The Night Shift

2 Aug

The lampposts along East Thirty-Third Street began to brighten from a dull flicker to an amber glow. Kristina smiled at the elderly cab driver as he rounded the corner to continue his night’s work, knowing she would be doing the same. The chains lightly clanked against the glass door as she locked it tight, the wooden sign with the words “Sorry, We Are Closed” now facing the icy sidewalk as the auburn beauty walked towards the register.

Any other day after closing up shop for the night, Kristina would play a record and sing along as she counted the till and dance with the broomstick as she swept up flour from the tile floor. Though wearing her favorite knee-high go-go boots and a heavy-knit turtleneck dress, she would easily crisscross about the room with her apron strings floating behind her like a kite tail; unfortunately, whether she liked it or not, this night was best spent in silence. “How can you stand that blaring racket, Krissy?!” her mother would yell from the kitchen of their old Lower East Side efficiency. Kristina remembered those days well, the days spent fearing to show a smile: too wide and she was rubbing her happiness in her unfulfilled mother’s face; too small and she was showing her mother her ungratefulness.

It had been nearly 15 years since the eviction and over a decade since she last saw her mother, but the smell of the bakery’s pilot lights took her mind back to her old life. It was a life that caused more bruises, scratches and concussions than she would like to think about. After every one-sided bout, Kristina would retreat to the linoleum-tiled kitchen for ice or cold water to soothe her aches. Oftentimes she would sleep there, against the avocado green-colored oven or water-heater for warmth. There was barely enough room on the living room loveseat for her mother and whichever gentleman was staying the night, not to mention a school-aged girl.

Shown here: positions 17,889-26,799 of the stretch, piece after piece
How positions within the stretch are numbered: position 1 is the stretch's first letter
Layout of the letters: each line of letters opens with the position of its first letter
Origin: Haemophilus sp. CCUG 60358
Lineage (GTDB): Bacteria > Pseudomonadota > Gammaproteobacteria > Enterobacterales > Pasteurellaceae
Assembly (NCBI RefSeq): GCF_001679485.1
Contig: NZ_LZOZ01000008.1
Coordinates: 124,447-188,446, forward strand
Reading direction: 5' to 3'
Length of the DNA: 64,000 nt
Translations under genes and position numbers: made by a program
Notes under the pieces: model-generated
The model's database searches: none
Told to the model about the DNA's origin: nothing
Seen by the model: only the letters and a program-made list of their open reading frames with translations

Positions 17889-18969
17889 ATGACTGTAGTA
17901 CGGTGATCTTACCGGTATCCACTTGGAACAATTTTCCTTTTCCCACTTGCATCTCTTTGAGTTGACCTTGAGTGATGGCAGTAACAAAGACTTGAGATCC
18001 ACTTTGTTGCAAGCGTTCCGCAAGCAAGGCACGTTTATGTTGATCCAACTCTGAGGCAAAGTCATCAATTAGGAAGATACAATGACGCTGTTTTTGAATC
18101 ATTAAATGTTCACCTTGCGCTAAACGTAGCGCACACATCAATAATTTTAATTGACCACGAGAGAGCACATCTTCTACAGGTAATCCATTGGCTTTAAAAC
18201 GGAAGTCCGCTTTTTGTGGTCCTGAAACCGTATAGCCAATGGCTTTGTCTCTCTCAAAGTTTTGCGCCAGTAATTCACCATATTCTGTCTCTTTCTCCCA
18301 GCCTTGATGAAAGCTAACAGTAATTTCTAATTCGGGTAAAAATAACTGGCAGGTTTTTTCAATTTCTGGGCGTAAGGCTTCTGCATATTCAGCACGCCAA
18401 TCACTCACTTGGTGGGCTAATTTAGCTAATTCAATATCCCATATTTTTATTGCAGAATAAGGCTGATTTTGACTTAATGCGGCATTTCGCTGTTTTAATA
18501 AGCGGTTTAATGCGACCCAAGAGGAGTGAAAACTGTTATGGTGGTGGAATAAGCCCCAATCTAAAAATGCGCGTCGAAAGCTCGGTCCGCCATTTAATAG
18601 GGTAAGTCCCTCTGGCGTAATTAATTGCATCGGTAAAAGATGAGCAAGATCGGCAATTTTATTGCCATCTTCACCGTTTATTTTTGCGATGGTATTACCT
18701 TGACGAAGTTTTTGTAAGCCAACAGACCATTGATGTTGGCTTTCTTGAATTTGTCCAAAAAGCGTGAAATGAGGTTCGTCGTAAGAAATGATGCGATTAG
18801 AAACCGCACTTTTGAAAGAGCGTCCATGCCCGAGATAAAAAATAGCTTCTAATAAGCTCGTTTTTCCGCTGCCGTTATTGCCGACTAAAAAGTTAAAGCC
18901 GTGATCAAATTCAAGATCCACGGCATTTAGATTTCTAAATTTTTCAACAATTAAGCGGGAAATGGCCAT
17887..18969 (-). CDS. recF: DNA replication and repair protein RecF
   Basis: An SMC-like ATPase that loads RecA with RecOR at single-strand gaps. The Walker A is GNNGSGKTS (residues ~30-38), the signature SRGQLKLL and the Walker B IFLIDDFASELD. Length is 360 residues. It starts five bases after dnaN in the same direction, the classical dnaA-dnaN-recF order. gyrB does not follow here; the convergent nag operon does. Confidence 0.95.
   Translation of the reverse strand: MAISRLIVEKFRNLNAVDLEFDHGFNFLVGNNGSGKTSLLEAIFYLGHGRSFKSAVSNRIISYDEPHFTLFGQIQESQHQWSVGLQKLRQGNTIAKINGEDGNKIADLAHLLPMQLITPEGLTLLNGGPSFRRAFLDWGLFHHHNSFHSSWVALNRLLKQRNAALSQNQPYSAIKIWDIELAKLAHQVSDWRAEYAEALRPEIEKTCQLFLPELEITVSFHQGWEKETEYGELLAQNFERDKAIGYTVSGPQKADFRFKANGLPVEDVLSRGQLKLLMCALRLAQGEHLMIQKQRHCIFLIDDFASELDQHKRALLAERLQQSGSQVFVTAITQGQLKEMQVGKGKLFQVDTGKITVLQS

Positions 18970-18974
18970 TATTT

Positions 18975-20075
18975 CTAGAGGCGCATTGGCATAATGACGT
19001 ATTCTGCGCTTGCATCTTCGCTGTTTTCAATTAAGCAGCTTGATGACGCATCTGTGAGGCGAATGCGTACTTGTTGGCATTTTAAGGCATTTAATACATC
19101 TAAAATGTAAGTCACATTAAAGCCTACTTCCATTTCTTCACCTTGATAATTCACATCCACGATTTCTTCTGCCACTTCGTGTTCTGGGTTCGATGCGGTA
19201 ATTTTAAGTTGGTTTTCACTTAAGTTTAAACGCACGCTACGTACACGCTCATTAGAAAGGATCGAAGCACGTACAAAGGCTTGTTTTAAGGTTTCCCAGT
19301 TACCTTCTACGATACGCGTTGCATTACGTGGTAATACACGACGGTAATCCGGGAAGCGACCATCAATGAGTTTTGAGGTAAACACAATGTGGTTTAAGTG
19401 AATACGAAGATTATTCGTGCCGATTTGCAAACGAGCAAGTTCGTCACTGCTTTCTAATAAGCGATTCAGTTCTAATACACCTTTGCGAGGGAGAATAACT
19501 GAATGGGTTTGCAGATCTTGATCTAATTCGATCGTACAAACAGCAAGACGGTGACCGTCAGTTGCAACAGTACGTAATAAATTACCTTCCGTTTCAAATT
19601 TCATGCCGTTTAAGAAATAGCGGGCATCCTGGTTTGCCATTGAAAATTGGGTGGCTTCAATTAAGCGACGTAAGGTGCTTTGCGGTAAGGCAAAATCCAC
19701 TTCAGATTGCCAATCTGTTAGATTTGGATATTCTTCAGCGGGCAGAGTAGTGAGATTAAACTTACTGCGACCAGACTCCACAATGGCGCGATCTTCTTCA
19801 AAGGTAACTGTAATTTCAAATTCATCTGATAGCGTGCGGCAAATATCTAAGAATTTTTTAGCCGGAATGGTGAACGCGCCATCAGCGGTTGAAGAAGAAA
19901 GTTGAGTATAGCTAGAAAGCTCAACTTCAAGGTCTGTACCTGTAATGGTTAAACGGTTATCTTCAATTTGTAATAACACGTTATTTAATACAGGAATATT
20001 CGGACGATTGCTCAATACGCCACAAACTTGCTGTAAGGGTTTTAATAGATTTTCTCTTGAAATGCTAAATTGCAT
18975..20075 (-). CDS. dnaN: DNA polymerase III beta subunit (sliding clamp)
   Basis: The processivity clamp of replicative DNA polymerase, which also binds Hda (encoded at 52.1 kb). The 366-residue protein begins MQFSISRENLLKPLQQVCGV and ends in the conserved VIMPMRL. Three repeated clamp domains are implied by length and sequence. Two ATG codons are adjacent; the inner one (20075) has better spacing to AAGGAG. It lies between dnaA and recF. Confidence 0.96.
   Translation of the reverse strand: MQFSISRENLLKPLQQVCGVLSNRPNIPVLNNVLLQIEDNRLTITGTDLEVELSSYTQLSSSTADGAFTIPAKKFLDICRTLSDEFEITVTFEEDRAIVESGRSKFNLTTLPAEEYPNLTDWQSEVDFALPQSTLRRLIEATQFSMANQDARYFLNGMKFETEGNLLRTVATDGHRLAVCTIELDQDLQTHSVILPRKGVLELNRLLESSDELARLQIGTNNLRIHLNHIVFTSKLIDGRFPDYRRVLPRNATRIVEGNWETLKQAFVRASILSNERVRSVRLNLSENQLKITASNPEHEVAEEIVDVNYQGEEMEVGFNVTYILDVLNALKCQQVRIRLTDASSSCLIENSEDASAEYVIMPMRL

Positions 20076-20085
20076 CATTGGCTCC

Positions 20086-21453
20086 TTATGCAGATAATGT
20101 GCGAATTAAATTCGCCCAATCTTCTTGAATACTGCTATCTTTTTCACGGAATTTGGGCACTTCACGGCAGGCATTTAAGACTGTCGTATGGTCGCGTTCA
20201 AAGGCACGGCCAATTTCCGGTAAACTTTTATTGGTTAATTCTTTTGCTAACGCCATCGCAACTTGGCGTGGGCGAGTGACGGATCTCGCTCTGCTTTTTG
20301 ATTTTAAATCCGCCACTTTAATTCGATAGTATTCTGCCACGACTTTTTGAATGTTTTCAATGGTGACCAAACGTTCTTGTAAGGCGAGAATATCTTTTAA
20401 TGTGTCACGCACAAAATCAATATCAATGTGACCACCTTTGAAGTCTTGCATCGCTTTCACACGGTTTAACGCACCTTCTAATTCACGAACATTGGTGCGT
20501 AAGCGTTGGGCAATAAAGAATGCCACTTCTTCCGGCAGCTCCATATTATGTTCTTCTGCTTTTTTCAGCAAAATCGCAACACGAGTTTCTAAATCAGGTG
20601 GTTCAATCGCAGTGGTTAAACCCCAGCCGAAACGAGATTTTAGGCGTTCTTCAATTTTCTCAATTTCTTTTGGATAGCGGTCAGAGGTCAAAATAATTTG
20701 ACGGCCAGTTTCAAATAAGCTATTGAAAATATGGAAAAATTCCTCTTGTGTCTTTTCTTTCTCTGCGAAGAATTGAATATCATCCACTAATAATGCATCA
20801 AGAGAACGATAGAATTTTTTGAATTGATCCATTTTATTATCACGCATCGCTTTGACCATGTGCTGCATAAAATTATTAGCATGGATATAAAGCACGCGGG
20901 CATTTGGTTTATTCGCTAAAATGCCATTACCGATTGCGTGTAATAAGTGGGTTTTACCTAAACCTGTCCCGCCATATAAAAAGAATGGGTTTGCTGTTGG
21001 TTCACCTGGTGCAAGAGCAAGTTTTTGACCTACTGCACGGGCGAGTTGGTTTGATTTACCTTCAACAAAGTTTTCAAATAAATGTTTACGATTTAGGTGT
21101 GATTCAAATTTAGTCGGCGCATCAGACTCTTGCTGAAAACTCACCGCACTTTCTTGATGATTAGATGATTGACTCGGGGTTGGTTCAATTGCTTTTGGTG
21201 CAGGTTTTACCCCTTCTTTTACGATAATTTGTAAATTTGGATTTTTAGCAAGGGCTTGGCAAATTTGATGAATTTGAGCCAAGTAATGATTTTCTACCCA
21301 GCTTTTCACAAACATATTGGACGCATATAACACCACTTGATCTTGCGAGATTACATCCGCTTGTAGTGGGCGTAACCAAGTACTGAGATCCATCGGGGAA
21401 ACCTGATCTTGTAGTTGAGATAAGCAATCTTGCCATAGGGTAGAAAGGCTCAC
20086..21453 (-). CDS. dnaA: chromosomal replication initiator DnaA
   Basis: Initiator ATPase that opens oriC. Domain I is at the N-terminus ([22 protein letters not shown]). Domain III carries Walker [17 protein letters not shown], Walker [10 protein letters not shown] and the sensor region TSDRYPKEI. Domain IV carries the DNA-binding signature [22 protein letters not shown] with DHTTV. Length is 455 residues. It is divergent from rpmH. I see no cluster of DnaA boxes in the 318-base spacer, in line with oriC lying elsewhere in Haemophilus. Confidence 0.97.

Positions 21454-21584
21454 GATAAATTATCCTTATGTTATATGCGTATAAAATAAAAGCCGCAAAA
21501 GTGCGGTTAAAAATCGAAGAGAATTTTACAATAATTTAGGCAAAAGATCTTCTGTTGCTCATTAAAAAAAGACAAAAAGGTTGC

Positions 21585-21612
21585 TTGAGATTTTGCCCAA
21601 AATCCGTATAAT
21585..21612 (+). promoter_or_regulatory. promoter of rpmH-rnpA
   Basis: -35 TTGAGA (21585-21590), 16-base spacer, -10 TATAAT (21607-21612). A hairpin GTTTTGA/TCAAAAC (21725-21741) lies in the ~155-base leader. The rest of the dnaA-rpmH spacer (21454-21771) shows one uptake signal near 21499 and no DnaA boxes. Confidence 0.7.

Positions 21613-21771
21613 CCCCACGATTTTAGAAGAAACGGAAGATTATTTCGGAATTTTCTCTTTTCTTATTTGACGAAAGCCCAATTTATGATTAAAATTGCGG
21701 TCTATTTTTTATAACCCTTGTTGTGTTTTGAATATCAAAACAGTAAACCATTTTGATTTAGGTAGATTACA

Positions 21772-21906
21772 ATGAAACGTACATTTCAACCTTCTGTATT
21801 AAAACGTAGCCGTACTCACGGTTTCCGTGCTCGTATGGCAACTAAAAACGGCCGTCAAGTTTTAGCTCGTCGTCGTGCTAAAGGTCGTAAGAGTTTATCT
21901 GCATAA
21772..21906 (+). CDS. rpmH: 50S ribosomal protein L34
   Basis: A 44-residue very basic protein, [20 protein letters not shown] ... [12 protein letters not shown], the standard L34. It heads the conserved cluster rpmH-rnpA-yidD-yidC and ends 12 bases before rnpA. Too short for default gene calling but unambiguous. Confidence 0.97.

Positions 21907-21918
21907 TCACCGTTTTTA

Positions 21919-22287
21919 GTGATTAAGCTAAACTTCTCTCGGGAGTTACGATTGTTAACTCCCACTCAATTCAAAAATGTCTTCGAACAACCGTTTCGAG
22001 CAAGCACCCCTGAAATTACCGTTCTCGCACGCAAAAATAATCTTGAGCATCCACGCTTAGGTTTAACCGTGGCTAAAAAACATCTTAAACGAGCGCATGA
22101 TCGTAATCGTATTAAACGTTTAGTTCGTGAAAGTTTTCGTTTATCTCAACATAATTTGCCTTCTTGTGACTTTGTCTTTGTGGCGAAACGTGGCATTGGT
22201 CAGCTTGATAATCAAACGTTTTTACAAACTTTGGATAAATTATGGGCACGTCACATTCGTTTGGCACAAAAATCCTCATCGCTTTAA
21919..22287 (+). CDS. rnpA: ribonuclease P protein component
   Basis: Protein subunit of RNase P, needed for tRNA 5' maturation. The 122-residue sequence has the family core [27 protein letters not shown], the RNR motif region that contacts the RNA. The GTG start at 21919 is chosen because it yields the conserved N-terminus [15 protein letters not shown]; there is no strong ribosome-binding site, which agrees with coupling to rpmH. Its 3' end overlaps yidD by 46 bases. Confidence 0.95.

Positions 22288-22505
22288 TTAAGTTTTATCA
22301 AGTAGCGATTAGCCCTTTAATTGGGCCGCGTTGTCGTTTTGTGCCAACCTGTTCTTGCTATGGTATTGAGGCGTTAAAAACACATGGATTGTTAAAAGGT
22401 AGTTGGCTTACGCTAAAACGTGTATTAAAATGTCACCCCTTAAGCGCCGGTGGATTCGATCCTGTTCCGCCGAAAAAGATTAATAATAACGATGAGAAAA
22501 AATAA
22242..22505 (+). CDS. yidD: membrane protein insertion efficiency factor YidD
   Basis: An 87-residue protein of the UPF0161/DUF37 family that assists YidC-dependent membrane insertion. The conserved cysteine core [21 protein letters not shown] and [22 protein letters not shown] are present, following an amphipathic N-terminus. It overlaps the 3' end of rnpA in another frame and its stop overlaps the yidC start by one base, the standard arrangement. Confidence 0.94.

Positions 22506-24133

The clock chimed nine GONGS as Kristina untied her apron, folding it neatly on a shelf by the refrigerator. She snatched her red pea coat from the coat tree on her way out the door. Carefully holding a twine-tied box of lemon squares under her arm, she checked that the bakery door was locked before turning her back on it.

Turning onto Lexington Avenue, Kristina’s stomach turned into knots. Any other night, this would be a carefree walk to her after-hours job. The disco kings and coke-stoned ladies were easy clientele for a mid-town astrologer like herself. Tonight was different, as she had reminded herself for hours, for days, for weeks, for years. It had been over a decade since she last saw her mother through the plate glass at Riker’s Island, and as the neon sign screaming “Kristal Stargazer” came more into focus, so did the diminutive silhouette beneath it.


One Response to “The Night Shift”

  1. ingridf August 2, 2012 at 10:06 pm #

    It’s wonderful. I love the detail… especially lines like “the smell of the bakery’s pilot lights took her mind back to her old life” are so evocative.

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